Creating a culture of learning

It can be hard to regain excitement or momentum in learning when you’ve been out of practice. Whether it’s opening Grudem’s Systematic Theology or starting a new morning devotional, the primary purpose behind learning for most is to gain knowledge or insight in areas they need to grow. Learning, however, comes with a presupposition. It assumes we don’t have all the right answers or know everything there is to know. That’s what I love most about learning. It requires a self-awareness that opens your heart, mind, body and soul to taking a “student” posture and perspective to life.

Passive or disinterested learning, or learning merely for the sake of knowledge, usually does not result in an action. When we learn with our heart or go “all-in,” it leads to apprenticeship. Passionate learning leads to apprenticeship. As followers and learners of Jesus, Paul reminds us to pursue the practice of being transformed by the renewing of our minds (Romans 12:2). True learning and transformation in Christ-likeness begins as the Word and Spirit are invited to come into our hearts and our minds.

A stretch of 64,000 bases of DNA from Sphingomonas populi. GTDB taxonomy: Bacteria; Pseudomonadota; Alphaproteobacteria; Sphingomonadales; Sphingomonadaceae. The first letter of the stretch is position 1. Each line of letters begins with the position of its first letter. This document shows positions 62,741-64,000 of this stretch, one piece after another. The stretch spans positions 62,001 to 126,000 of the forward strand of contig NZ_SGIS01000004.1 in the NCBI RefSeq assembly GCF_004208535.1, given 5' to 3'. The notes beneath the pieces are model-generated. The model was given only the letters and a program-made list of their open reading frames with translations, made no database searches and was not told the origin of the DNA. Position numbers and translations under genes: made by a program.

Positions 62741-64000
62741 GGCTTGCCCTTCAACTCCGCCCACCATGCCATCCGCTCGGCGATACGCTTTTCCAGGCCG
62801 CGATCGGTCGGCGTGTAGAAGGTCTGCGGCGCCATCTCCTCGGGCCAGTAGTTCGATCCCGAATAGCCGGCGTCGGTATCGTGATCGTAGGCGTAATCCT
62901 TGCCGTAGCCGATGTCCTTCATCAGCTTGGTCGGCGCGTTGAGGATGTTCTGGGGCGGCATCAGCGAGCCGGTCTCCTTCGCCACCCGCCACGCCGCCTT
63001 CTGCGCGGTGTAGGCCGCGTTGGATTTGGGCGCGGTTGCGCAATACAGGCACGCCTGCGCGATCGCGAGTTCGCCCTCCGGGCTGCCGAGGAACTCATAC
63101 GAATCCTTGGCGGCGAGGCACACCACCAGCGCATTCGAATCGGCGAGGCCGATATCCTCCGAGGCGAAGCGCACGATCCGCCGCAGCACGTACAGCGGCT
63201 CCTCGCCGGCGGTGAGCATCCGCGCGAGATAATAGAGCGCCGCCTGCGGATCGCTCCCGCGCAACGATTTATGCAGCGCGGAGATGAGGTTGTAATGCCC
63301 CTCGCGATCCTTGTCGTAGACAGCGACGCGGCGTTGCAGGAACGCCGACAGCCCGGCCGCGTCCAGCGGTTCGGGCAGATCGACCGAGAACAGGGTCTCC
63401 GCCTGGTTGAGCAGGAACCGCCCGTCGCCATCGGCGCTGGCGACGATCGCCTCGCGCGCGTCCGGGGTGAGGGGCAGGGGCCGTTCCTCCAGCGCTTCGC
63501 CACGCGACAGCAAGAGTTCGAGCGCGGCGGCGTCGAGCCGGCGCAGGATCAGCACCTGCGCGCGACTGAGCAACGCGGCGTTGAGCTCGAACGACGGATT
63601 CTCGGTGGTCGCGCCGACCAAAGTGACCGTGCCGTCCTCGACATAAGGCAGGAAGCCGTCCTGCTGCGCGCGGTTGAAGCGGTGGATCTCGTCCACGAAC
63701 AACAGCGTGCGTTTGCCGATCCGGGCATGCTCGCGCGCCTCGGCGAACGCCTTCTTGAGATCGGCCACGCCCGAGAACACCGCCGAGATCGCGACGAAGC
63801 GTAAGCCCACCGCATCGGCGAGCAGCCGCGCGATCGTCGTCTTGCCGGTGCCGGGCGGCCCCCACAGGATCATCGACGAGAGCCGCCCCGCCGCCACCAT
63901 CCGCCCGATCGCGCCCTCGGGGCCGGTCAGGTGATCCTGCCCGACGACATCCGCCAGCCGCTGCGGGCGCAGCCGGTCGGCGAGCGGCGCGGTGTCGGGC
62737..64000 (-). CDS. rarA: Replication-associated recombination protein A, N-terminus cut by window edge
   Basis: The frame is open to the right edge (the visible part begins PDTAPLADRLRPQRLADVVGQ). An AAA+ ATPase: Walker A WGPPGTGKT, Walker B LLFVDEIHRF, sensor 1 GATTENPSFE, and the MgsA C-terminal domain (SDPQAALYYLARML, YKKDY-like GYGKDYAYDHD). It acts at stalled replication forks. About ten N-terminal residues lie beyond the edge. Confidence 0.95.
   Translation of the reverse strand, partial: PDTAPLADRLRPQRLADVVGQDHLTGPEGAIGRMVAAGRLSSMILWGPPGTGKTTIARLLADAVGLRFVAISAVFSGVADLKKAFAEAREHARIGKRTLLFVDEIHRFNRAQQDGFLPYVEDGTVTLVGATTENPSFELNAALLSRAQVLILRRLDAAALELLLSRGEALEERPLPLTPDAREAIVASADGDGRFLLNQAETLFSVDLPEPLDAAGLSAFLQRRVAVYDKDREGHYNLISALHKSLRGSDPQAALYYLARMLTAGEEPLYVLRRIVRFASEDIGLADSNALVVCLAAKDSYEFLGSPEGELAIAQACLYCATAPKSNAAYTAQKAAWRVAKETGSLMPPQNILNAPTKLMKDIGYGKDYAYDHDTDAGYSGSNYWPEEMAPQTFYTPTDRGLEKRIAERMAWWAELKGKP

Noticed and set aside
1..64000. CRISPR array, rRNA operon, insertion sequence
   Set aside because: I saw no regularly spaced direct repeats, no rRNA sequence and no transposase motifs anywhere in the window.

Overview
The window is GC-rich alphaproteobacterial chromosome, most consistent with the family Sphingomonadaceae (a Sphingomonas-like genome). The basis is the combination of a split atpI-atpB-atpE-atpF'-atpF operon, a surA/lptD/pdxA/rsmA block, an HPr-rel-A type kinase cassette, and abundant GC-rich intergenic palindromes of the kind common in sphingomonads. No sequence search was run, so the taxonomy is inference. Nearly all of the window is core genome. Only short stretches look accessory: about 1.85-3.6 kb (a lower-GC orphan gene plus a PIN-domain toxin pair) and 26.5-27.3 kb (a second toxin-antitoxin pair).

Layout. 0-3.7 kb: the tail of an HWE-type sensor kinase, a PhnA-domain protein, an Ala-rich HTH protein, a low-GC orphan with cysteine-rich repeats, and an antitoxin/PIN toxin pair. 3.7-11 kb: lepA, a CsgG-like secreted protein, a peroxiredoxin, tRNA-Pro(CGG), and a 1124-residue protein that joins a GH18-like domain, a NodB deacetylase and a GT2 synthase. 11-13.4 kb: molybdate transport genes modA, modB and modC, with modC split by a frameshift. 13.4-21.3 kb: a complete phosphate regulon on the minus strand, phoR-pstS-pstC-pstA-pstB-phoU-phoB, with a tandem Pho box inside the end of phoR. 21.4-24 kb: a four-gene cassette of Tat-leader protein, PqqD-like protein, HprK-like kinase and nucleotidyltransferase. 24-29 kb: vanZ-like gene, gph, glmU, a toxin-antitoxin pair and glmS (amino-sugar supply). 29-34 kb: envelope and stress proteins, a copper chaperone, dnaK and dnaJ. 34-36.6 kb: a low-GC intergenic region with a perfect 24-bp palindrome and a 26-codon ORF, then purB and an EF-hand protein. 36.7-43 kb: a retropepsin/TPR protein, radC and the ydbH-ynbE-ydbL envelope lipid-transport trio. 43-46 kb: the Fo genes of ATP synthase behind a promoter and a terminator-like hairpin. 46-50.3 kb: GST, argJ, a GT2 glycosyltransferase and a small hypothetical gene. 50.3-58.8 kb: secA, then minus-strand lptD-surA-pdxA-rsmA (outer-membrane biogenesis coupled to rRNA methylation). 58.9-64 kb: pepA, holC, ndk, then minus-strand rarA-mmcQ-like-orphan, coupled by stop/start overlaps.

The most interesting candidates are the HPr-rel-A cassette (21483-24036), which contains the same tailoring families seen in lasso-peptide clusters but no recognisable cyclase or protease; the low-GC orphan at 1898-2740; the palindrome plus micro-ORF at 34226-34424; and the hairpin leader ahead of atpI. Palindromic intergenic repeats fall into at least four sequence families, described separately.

This semester, I encourage you to take the “student” posture in your relationships, workplace, ministry, and leadership, so that Christ is glorified and we may have eternal hope!

Natalie Correll

Director of Alumni & Parent Relations
Multnomah University

September 20, 2017 | News